Hello. Tusk has a few tracks that predate introspective, 90’s indie rock. That’s Buckingham checking in with “Walk a Thin Line”….the obscenely catchy ballad that sounds like Built To Spill. Mother of All Saints also looked to the future, albeit a future that has yet to occur. Indie rock, or tastemaker rock, or cool shit, or whatever you want to call it, in 2007, SHOULD sound like Mother of All Saints. It doesn’t. Tusk has the ye olde photo of a pesky, perhaps feral dog tearing away at some unlucky chump’s trouser leg. Mother of All Saints has some mouth action, too, but it could pass for a Naked City cover or a later, “mature” offering from Suffocation. It must be noted that Thinking Fellers collectively had a much better sense of humor than John Zorn. Despite being one of the greatest (and weirdest) mainstream pop records of the payola era, the public felt otherwise and Tusk unwittingly helped to destroy the music industry as it was known in 1979. Its “ambitious” recording budget and efficient, non-stop journey from warehouse to cutout bin almost bankrupted Warner Brothers, and led to an industry-wide contract genocide that effectively ended many of the “careers” that resulted from the AOR signing frenzy of ’76 – ’79 (1). When I was nineteen, Mother of All Saints really alienated and disturbed the soon to be vanquished jam band acquaintances (2) that remained lurking in the tiers of my eight-count friend circle. Christ on a crutch, you’d think I was writing a 33 1/3 here, with all of the petty, “aw, me” nostalgia.
1. Which gave us the Babysitter Rock of 707, New England, Hotel, Sharks, Starz, Stank Business, Horselips, Starcastle, The Tarney-Spencer Band, and Trooper, bless their forgotten hearts.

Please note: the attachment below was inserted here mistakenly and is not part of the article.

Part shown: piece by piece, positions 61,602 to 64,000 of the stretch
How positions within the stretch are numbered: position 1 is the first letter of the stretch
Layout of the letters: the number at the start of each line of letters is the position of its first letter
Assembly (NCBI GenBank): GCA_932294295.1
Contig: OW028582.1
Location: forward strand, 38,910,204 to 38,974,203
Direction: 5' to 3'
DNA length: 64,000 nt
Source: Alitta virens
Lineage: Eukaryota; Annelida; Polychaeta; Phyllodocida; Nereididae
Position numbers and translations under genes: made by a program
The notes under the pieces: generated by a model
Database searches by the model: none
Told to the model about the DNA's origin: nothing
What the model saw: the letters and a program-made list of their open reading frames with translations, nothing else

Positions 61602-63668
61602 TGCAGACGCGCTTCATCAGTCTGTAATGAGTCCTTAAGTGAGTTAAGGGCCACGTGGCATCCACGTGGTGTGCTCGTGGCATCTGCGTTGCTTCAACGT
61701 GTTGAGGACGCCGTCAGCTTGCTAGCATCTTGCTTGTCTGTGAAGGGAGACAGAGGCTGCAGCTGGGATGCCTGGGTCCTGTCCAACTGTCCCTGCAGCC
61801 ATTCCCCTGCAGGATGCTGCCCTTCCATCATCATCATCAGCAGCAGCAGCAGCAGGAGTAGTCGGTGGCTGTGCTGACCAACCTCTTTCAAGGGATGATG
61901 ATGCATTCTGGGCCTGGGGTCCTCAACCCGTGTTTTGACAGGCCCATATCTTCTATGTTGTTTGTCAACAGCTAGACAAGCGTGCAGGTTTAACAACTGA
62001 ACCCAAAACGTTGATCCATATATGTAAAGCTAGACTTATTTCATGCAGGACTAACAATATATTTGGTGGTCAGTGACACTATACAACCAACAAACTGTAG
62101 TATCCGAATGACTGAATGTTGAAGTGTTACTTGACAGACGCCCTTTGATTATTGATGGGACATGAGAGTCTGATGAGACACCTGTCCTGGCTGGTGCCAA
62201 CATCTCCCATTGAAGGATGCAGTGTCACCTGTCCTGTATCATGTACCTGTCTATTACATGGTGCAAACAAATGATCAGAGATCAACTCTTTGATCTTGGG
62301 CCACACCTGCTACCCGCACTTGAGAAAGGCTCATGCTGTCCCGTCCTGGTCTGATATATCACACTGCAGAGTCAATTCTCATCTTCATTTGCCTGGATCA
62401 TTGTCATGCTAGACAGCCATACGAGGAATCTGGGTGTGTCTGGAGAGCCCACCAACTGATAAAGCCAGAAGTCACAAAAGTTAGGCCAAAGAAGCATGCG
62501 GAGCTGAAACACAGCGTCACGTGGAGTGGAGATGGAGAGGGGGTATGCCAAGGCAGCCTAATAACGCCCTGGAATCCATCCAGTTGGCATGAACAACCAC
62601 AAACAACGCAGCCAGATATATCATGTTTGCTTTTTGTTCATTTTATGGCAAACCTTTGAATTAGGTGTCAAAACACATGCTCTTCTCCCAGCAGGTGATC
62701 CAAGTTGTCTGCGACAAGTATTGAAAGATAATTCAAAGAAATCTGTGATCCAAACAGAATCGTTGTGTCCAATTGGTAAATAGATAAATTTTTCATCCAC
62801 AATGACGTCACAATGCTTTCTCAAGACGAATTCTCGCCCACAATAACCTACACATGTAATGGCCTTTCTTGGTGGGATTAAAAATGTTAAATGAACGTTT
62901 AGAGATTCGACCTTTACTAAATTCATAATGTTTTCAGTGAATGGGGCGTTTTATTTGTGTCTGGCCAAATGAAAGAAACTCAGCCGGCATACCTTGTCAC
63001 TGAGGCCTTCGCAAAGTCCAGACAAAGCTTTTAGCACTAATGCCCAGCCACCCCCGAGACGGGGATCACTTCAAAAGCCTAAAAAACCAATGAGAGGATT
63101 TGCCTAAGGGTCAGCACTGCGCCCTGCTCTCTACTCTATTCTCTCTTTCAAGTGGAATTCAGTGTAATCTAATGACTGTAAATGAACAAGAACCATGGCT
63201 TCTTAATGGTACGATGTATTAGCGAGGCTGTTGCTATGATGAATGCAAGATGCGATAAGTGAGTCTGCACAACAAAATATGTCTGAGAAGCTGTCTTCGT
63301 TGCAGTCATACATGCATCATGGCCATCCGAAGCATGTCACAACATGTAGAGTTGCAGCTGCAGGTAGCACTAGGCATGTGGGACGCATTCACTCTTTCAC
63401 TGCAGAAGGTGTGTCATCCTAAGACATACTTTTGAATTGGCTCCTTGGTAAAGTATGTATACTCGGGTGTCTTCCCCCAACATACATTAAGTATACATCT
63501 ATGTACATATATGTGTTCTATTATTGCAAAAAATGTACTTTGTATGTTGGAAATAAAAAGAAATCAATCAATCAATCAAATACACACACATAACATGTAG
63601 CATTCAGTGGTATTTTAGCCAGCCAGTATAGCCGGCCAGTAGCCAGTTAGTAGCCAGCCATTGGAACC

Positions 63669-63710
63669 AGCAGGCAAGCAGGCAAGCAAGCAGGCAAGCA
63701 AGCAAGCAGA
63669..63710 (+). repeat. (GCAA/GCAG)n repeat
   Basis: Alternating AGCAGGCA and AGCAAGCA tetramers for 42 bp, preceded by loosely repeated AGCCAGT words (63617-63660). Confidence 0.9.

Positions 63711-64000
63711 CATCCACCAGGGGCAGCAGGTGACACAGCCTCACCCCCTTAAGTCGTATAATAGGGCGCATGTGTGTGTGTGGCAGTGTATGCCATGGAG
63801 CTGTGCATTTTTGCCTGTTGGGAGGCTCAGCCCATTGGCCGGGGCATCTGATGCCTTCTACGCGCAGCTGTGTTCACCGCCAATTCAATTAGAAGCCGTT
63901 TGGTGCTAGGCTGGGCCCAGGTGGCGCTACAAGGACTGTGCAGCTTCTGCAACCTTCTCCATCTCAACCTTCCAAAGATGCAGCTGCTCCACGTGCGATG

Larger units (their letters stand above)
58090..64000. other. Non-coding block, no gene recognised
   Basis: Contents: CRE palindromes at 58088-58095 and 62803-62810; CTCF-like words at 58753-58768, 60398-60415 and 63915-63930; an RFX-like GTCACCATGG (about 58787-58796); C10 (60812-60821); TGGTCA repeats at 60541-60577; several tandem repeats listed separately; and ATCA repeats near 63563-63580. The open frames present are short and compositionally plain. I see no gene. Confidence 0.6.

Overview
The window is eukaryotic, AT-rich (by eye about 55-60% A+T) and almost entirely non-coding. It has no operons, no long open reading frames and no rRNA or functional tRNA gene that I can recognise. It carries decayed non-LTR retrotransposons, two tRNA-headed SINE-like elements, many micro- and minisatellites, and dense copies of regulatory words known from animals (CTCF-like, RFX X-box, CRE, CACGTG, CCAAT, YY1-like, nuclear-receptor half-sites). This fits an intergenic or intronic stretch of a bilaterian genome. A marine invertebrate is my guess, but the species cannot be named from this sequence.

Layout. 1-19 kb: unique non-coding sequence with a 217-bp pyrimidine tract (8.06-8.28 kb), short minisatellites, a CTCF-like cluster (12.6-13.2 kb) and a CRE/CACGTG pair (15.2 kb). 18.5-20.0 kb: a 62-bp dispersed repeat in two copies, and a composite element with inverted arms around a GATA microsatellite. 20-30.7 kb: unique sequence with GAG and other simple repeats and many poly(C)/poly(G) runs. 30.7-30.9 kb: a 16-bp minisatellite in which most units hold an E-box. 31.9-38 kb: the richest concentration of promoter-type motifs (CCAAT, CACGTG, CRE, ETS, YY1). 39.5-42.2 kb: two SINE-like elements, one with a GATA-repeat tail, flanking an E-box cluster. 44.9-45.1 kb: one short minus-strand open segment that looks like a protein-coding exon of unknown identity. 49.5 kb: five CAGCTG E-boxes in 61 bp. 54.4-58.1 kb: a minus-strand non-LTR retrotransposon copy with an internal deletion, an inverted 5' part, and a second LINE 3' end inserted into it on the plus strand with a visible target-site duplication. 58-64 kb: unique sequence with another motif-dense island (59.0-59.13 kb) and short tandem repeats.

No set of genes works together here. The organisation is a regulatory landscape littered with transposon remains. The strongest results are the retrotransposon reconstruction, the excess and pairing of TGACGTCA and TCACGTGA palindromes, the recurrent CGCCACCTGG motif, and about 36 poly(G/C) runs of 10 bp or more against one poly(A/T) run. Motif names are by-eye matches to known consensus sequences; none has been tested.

2. Yes, jam banders existed in 1992. It was their choices that were few: Phish, Widespread Panic, Spin Doctors, and the Dead.
Men who use mobile phones for long periods at a time may be at risk of damaging their sperm, according to research by American scientists.Samples taken from men attending a fertility clinic revealed that their sperm declined steadily in number, quality and ability to swim as mobile phone usage increased. Where men used their mobiles for more than four hours a day, researchers found a 30% drop in sperm motility or movement and viability when compared with men who did not use a mobile phone.
Scientists believe the study is too preliminary to prove an unequivocal link between mobile phones and falling sperm counts, but the work received a cautious welcome from other scientists who called for further studies to rule out other factors known to influence sperm quality, such as age, weight, smoking, stress and whether people had sedentary jobs.
Ashok Agarwal, who presented his findings at the American Society for Reproductive Medicine conference in New Orleans, stressed the study did not prove mobile phones were damaging male fertility, but urged scientists to investigate the possibility.
On behalf of the cellular phone industry, I'd like to challenge these finding. Not me, personally (I stood too close to a microwave oven while watching "Three's Company" as a youngster, and well, the rest is history), but there's a mountain of evidence that runs contrary to Dr. Argwai's claims. For instance, Lee Atwater hasn't impregnated anyone in years.
AC: All the usual – String Cheese Incident, Phish, Dave Matthews Band, Blues Traveler, New Potato Caboose. I can’t really tell you all the groups I like because have an iPod so have a lot of songs my friends send me and I never really know who I’m listening to. But I try to keep up with what the young people are listening to these days (I love saying that). There’s Jet, Cake, Outkast, 50 Cent, Black-Eyed Peas, Lord Alge, Beck, Kanye West (I like his Jesus song), Missy Elliot, and Eagles of Death Metal. I’m five years behind, aren’t I? I’m very busy!